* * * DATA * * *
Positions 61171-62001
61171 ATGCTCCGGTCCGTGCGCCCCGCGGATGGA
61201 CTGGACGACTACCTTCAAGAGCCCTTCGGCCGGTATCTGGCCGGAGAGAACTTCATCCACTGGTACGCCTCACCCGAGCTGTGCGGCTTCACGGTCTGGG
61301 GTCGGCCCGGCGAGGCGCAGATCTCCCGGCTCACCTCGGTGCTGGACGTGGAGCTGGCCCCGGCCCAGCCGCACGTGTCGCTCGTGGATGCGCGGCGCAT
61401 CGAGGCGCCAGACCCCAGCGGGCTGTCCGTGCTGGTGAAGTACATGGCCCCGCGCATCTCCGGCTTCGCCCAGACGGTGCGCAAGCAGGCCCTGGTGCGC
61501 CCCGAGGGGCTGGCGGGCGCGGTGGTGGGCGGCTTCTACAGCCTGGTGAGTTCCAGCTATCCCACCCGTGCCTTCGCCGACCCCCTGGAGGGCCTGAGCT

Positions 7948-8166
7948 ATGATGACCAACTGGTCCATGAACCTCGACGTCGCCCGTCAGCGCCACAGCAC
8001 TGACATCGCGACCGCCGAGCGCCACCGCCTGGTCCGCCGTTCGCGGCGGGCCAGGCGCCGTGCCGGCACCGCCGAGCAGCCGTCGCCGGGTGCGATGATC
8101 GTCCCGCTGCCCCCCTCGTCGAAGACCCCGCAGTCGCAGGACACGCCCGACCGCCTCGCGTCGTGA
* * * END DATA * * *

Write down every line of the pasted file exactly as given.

Positions 61171-62001
61171 ATGCTCCGGTCCGTGCGCCCCGCGGATGGA
61201 CTGGACGACTACCTTCAAGAGCCCTTCGGCCGGTATCTGGCCGGAGAGAACTTCATCCACTGGTACGCCTCACCCGAGCTGTGCGGCTTCACGGTCTGGG
61301 GTCGGCCCGGCGAGGCGCAGATCTCCCGGCTCACCTCGGTGCTGGACGTGGAGCTGGCCCCGGCCCAGCCGCACGTGTCGCTCGTGGATGCGCGGCGCAT
61401 CGAGGCGCCAGACCCCAGCGGGCTGTCCGTGCTGGTGAAGTACATGGCCCCGCGCATCTCCGGCTTCGCCCAGACGGTGCGCAAGCAGGCCCTGGTGCGC
61501 CCCGAGGGGCTGGCGGGCGCGGTGGTGGGCGGCTTCTACAGCCTGGTGAGTTCCAGCTATCCCACCCGTGCCTTCGCCGACCCCCTGGAGGGCCTGAGCT

Positions 7948-8166
7948 ATGATGACCAACTGGTCCATGAACCTCGACGTCGCCCGTCAGCGCCACAGCAC
8001 TGACATCGCGACCGCCGAGCGCCACCGCCTGGTCCGCCGTTCGCGGCGGGCCAGGCGCCGTGCCGGCACCGCCGAGCAGCCGTCGCCGGGTGCGATGATC
8101 GTCCCGCTGCCCCCCTCGTCGAAGACCCCGCAGTCGCAGGACACGCCCGACCGCCTCGCGTCGTGA